Though what I wrote in this post is in no way a true sample of my life, thought, or experiences, I also pray that you do not think I am all gloom, despair, and agony on me. Every cloud has its silver lining. There are benefits to being broken. Sometimes the cloud can fog my vision, and I don't see the light for haze, but there is little I would change. I value who I am. I just wish at times that circumstances were a bit different. I mean, I don't think I am asking a lot by praying for one woman to share the rest of my life with, but there are moments, when I am fairly convinced that this request amongst many may go ungranted. Who knows? God, they say. Well, I'm an open theist, so I might contend with you on that matter. :)

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Michael,

Anytime you want to outright disagree with me on a movie... you go ahead... especially if it leads to posts as substantial, revealing, and rich as that one!! :) I appreciate your apology, but it really isn't necessary. I wasn't offended. In fact, I share a lot of your frustration with popular culture. I was just a little surprised to see "the tipping point" end up being that movie instead of... oh... You, Me and Dupree of American Pie Presents Band Camp, or something truly awful. ;)

Thus maybe Andrew is correct, I should engage only in "higher" art, which I think that I do, to some extent.

Why not? Spend time with what feeds you and nourishes you.

Me, I go in for adventure films because I grew up buried in adventure stories, loving them, and deciding thta I wanted to grow up to be an adventure storyteller. So while I'm grateful I've learned to enjoy richer, more sophisticated art, I still get a lot out of a flood of whimsy and childlike imagination like the stuff on display in PotC:DMC. It's in my DNA. When it's well-made, it feeds me like nothing else does.

I'd respond at greater length, but I only have a few minutes before I'm signing off for a while. For now, I'll just say this: Thank you for your post. You and I have very different personal histories, but we are alike in several ways. I too have had chapters of my history in which my faith fueled judgmentalism rather than humility, and I still wrestle with that. I too was "hyper-religious," but I see in retrospet that this was driven by a desire to please the adults around me and earn praise and avoid the condemnation I heard whispered behind closed doors about other parents' children. I was brought up to "do the right thing" and to frown on anyone who didn't interpret "the right thing" in the same way. (This has a lot to do with why I ended up writing so much about my upbringing in my book about film... there's a lot in there about learning to outgrow a sort of Pharasaical contempt for anyone who didn't meet a certain code of "Christian" behaviors and attitudes.)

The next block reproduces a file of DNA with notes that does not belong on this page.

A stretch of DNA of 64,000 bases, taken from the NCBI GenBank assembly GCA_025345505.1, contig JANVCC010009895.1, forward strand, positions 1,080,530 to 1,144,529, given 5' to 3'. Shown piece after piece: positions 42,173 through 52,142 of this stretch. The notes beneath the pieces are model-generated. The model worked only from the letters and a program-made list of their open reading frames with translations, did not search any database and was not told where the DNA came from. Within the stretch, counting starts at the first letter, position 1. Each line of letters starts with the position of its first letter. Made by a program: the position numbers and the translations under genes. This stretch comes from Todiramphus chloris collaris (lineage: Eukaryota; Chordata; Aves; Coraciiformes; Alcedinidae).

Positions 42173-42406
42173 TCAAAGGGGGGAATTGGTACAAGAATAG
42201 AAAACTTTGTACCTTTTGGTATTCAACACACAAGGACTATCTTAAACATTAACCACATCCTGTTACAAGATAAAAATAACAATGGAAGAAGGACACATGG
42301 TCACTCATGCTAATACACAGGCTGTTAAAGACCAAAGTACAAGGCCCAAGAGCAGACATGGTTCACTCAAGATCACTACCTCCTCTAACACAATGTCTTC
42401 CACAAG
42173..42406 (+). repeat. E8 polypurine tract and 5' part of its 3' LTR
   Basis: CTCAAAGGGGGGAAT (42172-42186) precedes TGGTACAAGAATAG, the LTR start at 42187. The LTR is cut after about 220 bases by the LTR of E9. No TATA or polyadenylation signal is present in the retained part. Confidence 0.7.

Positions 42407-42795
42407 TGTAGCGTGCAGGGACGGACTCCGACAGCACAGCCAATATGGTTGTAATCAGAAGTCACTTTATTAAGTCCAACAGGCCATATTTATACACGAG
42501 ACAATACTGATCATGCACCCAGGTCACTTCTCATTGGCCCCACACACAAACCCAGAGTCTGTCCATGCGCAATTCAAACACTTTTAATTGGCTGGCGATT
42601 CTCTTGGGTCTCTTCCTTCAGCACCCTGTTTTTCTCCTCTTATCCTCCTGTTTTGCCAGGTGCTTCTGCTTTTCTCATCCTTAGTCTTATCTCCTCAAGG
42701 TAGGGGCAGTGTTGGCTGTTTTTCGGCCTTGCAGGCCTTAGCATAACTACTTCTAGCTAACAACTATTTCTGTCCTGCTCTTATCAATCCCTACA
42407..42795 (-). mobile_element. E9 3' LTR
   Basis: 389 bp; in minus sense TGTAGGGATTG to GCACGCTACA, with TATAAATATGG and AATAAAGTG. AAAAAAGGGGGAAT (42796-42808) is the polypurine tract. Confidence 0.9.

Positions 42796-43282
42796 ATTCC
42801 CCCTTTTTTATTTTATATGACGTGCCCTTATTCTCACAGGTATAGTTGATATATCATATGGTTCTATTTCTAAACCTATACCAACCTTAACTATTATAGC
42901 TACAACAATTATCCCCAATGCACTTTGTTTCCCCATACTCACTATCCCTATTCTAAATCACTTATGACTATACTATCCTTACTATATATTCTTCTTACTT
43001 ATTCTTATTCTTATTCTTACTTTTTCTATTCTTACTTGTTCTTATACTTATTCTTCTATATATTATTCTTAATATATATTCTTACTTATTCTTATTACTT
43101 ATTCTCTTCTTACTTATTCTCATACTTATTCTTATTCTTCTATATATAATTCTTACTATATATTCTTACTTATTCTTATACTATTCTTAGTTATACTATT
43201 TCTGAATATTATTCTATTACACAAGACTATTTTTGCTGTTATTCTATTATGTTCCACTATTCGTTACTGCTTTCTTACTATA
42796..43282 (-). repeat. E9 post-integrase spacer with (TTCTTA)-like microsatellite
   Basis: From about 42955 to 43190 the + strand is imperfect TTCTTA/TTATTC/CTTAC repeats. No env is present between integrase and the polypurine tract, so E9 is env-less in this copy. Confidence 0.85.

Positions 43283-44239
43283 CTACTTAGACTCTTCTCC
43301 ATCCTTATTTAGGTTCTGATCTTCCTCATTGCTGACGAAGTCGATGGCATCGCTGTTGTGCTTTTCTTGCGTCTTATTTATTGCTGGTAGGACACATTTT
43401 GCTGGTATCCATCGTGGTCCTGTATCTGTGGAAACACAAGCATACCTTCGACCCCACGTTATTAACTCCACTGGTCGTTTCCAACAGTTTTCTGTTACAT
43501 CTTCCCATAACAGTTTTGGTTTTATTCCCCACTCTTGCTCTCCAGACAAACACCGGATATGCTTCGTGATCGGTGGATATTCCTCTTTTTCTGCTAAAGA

Anyway, all I mean to say is I hear you, and I can relate to that. I appreciate your honesty and openness with us here.

I'd love to see this post be the one that kicks off a series of threads about our lives and our questions and our faith, since the board is wide open to stuff like that, and I'm certain many of us here would be blessed to participate in them.

I'd encourage you, and others who have posted in this thread, who are seeking a more active and penetrating spiritual dialogue to toss some questions into the ring to see what happens. (Me, I write about movies a lot partly because I'm better at responding to things than starting them... and it's easy to respond to movies.)

If I had my rathers, this forum's form of alienation is far more perferable to all the others I have experienced. I sense that with growth, I can contribute here.

Heck, man, you're already turning in some of the most substantial contributions in recent weeks.

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Nardis sent me a PM, and this is my second response to her. She asked whether I had experienced Christians in my area who abstain from mentioning God, outside of clergy, who are paid to do it, and exhorted me not to laugh off what she possibly sees as depression. I felt my response was releveant and contributed to the theme of this thread, and since it was already mentioned, I do seek advice whether anyone reading this thread, thinks I do indeed need treatment.

* * * * *

Ellen,

Around the age of 17, I started a two or three year flirtation with the Jehovah's Witnesses. During that time period, and the subsequent period of atheism, I had a terrific problem wrapping my mind around the concept of the Trinity. Eventually, the concept did hit me, while contemplating Jesus' conversation with the rich young merchant, and after that I put together what has come to be my personal central Christian tenet -- there is nothing more important than love and communication.